Interview – Ruby Joyce

Ruby Joyce © Matt Billington

Hailing from Manchester, Ruby Joyce brings modern youth culture in a new digestible take of dream pop and shoegaze rhythm. Inspired by the likes of The Smiths, The Sundays, Alvvays and Holly Humberstone, Ruby normalises the vulnerabilities of insecurity, body-image, and the helplessness found in observing her closest friends’ mental health. A journey that proves emotive, the artist has defined her almost neo-soul sound with anticipated release: ‘BOY PITCH’.

Backed by a band of highly accomplished musicians, Ruby’s live performance captivates with “spellbinding vocals” and “sultry, emotional records with an unwavering intrigue”. After being featured on The Voice UK, shortlisted for Truck Festival 2022, supporting Eva Lazarus at YES Manchester on the Brandy Kisses tour, Oculate UK states that “it seems clear… Ruby Joyce is a name that will become familiar to many”.

Indie Midlands: Can you describe yourself, and the type of music you release to the world?

Ruby Joyce: My songs are so honest that releasing them feels like I’m plastering my diary entries on a billboard. But that’s fine with me – I’m a gossip anyway. Most ideas come to me in daydreams, of which I have many. Most of my influences now have kids my age (or older). Most of my lyrics find better ways of saying “I’m sad”, or “you’re sad”, or “‘let’s be sad together”. I’m actually a lot less sad than I was – I guess because I’ve scribbled the misery out of me.

Indie Midlands: Your sound is quite indie-pop and melodic, where do you draw your sonic influences from?

Ruby Joyce: I’m a big time fan of the 80s/90s eras of The Smiths, The Sundays and Cocteau Twins. Mix that ethereal soundscape with the prowess of Holly Humberstone and Alvvays, and my music would appear along that spectrum.

Indie Midlands: How did the melody for ‘BOY PITCH’ come to you?

Ruby Joyce: I was sitting in the bedroom of my guitarist in our first year university halls. It was most likely around 3am and he decided to throw this beautifully weird chord progression at me. I was momentarily baffled and then accepted the challenge. Eventually I landed on what is now the bridge and we shared expressions of both exasperation and amazement. The lyrics and the different sections of ‘BOY PITCH’ fell out of both of us in about 40 minutes.

Indie Midlands: How does it differ from previous releases?

Ruby Joyce: ‘BOY PITCH’ is the most lyrically complex thing I’ve written, in terms of narrative. I wanted to replicate conversations I’d had with my best friend about her mental health, and how I’ve realised I’m no psychiatrist – so instead of offering her unqualified advice, I take her mind off things by talking about boys. When she heard it for the first time, I gave no context whatsoever and it took two lines for her to ask, “Is this about us?”. Harmonically it’s absolutely fascinating, but I can’t take credit for that. It’s a melange of chaotic ideas that forms one of my proudest musical achievements.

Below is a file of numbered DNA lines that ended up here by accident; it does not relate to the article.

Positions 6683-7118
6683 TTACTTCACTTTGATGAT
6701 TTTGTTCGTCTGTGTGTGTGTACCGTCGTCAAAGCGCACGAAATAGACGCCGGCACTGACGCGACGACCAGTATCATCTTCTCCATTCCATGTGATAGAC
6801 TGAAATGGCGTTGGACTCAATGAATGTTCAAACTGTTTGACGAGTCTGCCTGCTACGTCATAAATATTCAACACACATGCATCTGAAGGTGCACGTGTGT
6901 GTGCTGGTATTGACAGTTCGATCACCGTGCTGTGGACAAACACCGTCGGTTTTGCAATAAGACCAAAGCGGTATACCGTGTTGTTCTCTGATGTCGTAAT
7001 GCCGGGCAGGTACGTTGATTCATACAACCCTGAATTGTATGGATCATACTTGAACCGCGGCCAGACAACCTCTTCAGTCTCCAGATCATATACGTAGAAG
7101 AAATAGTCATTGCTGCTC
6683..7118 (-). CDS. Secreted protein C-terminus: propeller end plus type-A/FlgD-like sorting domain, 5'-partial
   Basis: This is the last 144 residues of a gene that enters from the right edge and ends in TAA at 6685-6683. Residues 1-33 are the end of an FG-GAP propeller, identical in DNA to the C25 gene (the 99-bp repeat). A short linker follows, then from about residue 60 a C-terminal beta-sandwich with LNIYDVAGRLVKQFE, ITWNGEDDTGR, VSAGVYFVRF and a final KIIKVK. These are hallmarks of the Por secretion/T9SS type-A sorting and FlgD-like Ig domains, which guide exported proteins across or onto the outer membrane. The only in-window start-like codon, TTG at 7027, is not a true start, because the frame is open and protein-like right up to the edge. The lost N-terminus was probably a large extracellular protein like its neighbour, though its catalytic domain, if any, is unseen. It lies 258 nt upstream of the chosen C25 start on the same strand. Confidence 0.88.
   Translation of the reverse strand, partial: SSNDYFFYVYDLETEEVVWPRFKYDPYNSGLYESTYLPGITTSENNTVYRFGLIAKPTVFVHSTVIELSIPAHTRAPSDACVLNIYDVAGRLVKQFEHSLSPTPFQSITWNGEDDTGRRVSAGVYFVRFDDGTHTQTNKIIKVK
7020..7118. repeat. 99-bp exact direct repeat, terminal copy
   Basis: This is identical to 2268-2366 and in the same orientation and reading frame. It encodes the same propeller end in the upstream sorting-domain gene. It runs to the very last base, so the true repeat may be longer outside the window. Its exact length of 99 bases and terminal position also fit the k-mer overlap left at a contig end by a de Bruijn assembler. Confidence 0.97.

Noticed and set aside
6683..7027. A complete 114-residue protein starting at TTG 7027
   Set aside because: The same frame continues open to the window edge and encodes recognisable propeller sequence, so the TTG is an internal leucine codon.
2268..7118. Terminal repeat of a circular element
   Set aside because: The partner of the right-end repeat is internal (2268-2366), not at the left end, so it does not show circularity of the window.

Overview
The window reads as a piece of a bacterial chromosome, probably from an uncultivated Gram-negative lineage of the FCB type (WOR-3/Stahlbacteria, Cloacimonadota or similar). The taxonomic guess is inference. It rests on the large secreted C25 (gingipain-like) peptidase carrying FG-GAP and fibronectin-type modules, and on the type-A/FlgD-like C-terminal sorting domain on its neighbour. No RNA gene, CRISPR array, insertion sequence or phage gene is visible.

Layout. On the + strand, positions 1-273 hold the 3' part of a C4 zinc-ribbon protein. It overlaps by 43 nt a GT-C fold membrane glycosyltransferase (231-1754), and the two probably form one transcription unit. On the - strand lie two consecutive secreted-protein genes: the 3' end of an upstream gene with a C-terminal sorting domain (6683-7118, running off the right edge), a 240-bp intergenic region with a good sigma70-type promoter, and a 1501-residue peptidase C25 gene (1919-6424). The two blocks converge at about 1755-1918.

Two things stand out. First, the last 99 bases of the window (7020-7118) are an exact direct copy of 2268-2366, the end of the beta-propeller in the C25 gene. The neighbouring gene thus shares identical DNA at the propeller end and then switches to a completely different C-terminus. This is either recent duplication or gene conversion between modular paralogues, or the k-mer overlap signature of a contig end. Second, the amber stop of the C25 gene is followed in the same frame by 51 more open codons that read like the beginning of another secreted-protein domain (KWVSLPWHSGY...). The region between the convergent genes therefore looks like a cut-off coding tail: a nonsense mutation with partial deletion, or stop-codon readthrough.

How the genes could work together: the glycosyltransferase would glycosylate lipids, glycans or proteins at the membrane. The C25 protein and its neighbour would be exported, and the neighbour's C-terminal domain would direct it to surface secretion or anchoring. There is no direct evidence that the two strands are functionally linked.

Indie Midlands: Do you have any plans for this track and your live sets?

Ruby Joyce: I can’t see a time where ‘BOY PITCH’ isn’t in the live set. Not only is it a favourite of mine and the band, it always gets a reaction from the crowd. We always play it last and I’ve never not seen the bridge take everyone by surprise.

Indie Midlands: With real experiences and real people underpinning the narrative of this release, do you find it difficult or enlightening to write about personal perspectives?

Ruby Joyce: Completely enlightening. I do need time to process things before I can write about them, or else I will end up with the most basic lyrics ever. But, once emotions have marinated in my subconscious, songwriting becomes better than therapy for self-regulating and it’s so so so much cheaper.

Indie Midlands: How do you hope people relate to this track?

Ruby Joyce: I honestly wouldn’t be surprised if a lot of girls don’t relate directly to this song. It felt very niche and personal at the time of writing, but I have a feeling a lot of us avoid the Big Chats with our friends out of fear of saying the wrong thing. I think we definitely use frivolous relationships in one way or another to ignore the real, deeply rooted problems we all have. I was brutal with myself when recognising my shortfalls in this friendship, but now I can accept that I was doing my best to help her when I was chatting absolute nonsense about a bloke, and that’s all that matters.

Indie Midlands: Do you have any plans or future releases scheduled for the next year?

Ruby Joyce: I’m immediately getting back in the studio to work on the next single. The band and I have so much to record, but I’m also balancing a bunch of live shows. We’ll be celebrating the release of ‘BOY PITCH’ on 17th March at Deaf Institute, Manchester. If that’s too short notice, I’ll be at Night & Day Cafe, Manchester on 19th April. Spring will bring more shows in London, so drop me a follow on Instagram (@rxbyjoyce) to stay in the loop.

‘BOY PITCH’ is out March 17th.

Nat Greener